24-30 October 2011
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Khur or Indian Wild Ass (Equus hemonius khur), Gujarat, India
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[Editor's note: This week
we again present a special contribution--
Explanation: It is June on the salt flats of the Little Rann of Kutch in the western Indian state of Gujarat, and the temperature is approaching 122 degrees Fahrenheit (50 degrees Celsius).
Most animals have retreated to burrows in the ground, but the Khur or Indian Wild Ass (Equus hemonius khur), a subspecies of the Asiatic Wild Ass, has nowhere to go ... but is somehow able to brave the intense heat by seeking shade in patches of shrubby habitat on the edges of the barren Rann.
Meanwhile, 750 miles to the northeast at Tso Kar ("salty lake" in the local language) in the northern Indian region of Ladakh, a similar species -- the Kiang or Tibetan Wild Ass (Equus kiang) -- is having a much easier time of it. Tso Kar is situated at approximately 15,000 feet (4,570 m) elevation on the Changthang Plateau, and enjoys much milder summer conditions than the scorching salt flats of Gujarat. The challenge for the Kiangs will come during winter when temperatures will plummet to -22 degrees Fahrenheit (-30 degrees Celsius) and it becomes a struggle to find sufficient forage.
Relief for the Khur will come in July when the annual monsoon arrives, and the cracked mud of the salt flats is transformed into a shallow lake. The Khur will then wade or swim to slightly elevated islands of habitat called "bets," where they feed on fresh, green vegetation. They also raid crops at night, which brings them into conflict with local farmers.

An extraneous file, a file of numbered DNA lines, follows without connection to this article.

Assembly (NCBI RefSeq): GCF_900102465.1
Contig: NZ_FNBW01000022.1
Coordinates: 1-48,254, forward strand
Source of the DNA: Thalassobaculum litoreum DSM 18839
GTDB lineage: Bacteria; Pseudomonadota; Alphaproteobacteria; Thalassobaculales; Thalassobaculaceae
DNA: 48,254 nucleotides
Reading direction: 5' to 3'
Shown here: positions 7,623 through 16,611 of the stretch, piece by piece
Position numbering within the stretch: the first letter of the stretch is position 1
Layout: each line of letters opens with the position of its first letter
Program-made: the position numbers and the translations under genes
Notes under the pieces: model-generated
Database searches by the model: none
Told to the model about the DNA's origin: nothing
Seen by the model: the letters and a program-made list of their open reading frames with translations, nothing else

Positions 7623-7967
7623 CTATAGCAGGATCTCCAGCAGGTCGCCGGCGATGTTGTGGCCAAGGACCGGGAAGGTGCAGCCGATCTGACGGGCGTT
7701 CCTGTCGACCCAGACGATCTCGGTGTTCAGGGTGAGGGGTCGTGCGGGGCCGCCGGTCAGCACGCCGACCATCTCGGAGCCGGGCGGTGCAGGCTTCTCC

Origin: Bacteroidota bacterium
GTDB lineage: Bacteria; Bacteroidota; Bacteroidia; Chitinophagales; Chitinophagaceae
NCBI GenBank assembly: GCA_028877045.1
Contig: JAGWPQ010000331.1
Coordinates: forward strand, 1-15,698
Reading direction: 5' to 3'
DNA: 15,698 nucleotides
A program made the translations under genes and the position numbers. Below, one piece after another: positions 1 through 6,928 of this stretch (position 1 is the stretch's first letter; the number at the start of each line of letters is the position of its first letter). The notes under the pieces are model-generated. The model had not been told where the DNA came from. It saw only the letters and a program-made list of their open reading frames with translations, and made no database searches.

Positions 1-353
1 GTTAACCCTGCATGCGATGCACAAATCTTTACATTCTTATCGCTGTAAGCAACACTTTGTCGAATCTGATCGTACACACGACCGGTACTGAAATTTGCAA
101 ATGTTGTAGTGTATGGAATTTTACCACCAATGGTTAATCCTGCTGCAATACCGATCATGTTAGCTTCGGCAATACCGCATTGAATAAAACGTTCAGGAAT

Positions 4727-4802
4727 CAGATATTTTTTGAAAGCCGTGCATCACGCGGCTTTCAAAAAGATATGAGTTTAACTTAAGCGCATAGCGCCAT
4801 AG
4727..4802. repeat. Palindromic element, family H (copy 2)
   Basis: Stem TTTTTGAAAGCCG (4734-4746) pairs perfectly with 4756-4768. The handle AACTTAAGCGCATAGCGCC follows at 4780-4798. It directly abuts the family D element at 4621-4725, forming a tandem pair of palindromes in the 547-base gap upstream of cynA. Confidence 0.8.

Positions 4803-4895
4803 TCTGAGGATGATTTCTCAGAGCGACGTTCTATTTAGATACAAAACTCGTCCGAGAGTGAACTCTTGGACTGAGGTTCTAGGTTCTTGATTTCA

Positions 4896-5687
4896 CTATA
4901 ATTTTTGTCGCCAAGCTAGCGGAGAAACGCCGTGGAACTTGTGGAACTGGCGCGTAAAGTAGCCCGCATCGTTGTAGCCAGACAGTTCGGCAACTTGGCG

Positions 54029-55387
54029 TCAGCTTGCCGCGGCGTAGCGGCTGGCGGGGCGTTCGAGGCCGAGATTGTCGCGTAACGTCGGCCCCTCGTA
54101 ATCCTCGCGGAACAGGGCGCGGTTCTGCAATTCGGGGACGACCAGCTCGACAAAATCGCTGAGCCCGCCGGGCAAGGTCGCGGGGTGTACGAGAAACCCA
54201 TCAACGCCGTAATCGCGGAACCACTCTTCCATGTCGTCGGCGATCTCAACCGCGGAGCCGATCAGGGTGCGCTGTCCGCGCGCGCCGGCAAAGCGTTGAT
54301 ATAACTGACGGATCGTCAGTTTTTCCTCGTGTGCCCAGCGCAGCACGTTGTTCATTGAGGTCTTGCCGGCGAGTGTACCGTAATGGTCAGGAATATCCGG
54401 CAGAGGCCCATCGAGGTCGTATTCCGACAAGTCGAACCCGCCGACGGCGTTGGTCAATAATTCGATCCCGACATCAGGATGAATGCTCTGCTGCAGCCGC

Both the Khur and the Kiang are able to digest coarse vegetation, some of which has a high saline content, that could not sustain other herbivores. Therefore, access to fresh water is essential for both species.
The Khur now occur only on the Little and Great Ranns of Gujarat. They are a threatened species, although their numbers have expanded recently to a total of approximately 4,000 animals.
The Kiang, however, reaches the southern limit of its range in northern India, with much larger numbers present on the Tibetan Plateau to the north where they share their grassland habitat with Tibetan Gazelles and Wild Yaks.
Both species face numerous threats to their continued survival, including competition with livestock, industrial salt extraction, invasive plants such as mesquite (Proposis juliflora), and diversion of fresh water for agriculture.
Next week's picture: Ghost of the Mines
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Bruce G. Marcot, Tom Bruce
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